CHARLESTON, W.Va. -- The first thing I noticed when I saw her that morning was that her eyes weren't sad anymore. They'd been sad for so long.
Granted, there were many times before that I'd seen them lit with mirth. She was always easily amused. Quick to laugh. But that sadness was deep and constant, rooted from stem to stern and laced through every rib in between.
The sadness wasn't hidden to her. She was well aware of its presence. Joked of it even. Liked to say she was the happiest depressed person you'd ever meet. Some friends didn't understand what she meant by that. One even called her out, saying she was making light of depression.
But she wasn't. She knew it inside and out. They were intimates.
I could tell. Knew better than anyone. Had seen her every day of my life.
She was one of those people for whom nothing came easily, and, truth be told, I think she sort of liked it that way. She was proud of her toughness, of having endured in spite of stacked sadnesses.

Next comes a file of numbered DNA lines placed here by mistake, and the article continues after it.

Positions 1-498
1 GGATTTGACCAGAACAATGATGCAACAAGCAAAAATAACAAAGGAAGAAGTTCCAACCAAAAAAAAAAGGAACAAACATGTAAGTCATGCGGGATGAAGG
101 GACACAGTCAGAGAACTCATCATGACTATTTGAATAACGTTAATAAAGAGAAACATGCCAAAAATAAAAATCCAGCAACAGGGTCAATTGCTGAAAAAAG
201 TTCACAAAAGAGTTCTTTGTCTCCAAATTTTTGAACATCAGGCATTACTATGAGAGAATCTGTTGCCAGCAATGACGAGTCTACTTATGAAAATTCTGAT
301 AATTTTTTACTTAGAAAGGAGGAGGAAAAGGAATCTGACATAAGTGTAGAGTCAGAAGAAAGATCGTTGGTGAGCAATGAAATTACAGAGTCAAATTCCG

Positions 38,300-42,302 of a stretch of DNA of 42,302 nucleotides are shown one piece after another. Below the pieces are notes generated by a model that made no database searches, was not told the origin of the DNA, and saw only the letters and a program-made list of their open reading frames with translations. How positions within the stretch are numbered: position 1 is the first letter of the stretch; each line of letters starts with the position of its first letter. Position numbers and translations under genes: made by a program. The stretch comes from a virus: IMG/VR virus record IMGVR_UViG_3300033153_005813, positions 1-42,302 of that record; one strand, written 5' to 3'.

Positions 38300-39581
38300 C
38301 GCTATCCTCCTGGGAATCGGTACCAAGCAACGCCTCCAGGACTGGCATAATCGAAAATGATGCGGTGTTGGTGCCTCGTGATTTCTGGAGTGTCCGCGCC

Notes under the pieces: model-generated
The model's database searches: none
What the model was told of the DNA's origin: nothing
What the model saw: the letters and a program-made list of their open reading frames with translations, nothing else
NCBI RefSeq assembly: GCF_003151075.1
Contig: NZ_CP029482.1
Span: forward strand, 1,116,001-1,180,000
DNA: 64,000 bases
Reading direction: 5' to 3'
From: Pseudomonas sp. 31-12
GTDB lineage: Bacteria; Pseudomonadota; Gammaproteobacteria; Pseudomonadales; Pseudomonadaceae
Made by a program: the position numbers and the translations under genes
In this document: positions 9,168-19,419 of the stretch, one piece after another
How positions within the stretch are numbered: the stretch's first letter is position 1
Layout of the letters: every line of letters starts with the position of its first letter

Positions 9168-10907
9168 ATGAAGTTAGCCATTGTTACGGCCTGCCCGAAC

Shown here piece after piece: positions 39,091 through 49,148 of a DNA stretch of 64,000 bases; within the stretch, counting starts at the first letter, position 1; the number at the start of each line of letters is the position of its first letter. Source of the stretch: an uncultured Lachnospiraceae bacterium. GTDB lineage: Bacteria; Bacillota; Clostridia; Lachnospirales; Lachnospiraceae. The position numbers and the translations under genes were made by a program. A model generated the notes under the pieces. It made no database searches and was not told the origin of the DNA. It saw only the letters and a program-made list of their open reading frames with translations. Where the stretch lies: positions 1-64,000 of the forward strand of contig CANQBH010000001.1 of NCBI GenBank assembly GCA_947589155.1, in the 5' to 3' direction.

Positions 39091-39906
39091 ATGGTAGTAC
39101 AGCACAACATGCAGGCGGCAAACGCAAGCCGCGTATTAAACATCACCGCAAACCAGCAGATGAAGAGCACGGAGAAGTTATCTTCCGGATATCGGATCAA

So now, when I looked and the sad wasn't there in the way it had been for so long, it was like seeing her shadowless. She had detached herself from that constant, and now, was practically bubbling with life.
I caught her singing along with the radio, her head bobbling to the beat like a fast-walking pigeon, except her pigeon was a half-second off pace. This one -- she never had rhythm. Couldn't clap along with the simplest tune. Her hands were forever the last to smack after the rest of the audience stopped. One beat off. That was her.
Recently, she complained of this song being stuck in her head for days. But she knew only a few bits of the lyrics.
This is my life, it's not what it was before.